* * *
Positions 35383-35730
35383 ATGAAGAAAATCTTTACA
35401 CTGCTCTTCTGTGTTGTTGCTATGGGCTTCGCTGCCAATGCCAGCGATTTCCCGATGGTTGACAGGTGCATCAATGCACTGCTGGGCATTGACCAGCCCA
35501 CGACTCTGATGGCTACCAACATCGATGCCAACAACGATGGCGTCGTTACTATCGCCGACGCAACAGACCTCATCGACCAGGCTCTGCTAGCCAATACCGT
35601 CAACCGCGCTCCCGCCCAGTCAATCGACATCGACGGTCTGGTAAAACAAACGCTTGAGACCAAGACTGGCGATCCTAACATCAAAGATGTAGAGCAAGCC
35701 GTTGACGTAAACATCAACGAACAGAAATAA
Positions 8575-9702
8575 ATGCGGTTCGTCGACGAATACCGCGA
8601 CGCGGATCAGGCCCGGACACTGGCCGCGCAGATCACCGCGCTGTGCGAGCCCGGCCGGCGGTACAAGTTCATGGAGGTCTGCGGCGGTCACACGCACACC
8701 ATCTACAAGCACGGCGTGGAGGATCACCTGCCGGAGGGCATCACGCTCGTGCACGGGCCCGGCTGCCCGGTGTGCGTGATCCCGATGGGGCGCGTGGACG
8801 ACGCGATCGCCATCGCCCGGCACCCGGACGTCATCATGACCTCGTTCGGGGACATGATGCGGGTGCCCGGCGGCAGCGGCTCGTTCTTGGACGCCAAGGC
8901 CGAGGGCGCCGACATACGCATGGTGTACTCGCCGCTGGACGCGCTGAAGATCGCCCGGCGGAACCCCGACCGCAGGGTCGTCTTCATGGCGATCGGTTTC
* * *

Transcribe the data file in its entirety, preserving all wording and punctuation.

Positions 35383-35730
35383 ATGAAGAAAATCTTTACA
35401 CTGCTCTTCTGTGTTGTTGCTATGGGCTTCGCTGCCAATGCCAGCGATTTCCCGATGGTTGACAGGTGCATCAATGCACTGCTGGGCATTGACCAGCCCA
35501 CGACTCTGATGGCTACCAACATCGATGCCAACAACGATGGCGTCGTTACTATCGCCGACGCAACAGACCTCATCGACCAGGCTCTGCTAGCCAATACCGT
35601 CAACCGCGCTCCCGCCCAGTCAATCGACATCGACGGTCTGGTAAAACAAACGCTTGAGACCAAGACTGGCGATCCTAACATCAAAGATGTAGAGCAAGCC
35701 GTTGACGTAAACATCAACGAACAGAAATAA
Positions 8575-9702
8575 ATGCGGTTCGTCGACGAATACCGCGA
8601 CGCGGATCAGGCCCGGACACTGGCCGCGCAGATCACCGCGCTGTGCGAGCCCGGCCGGCGGTACAAGTTCATGGAGGTCTGCGGCGGTCACACGCACACC
8701 ATCTACAAGCACGGCGTGGAGGATCACCTGCCGGAGGGCATCACGCTCGTGCACGGGCCCGGCTGCCCGGTGTGCGTGATCCCGATGGGGCGCGTGGACG
8801 ACGCGATCGCCATCGCCCGGCACCCGGACGTCATCATGACCTCGTTCGGGGACATGATGCGGGTGCCCGGCGGCAGCGGCTCGTTCTTGGACGCCAAGGC
8901 CGAGGGCGCCGACATACGCATGGTGTACTCGCCGCTGGACGCGCTGAAGATCGCCCGGCGGAACCCCGACCGCAGGGTCGTCTTCATGGCGATCGGTTTC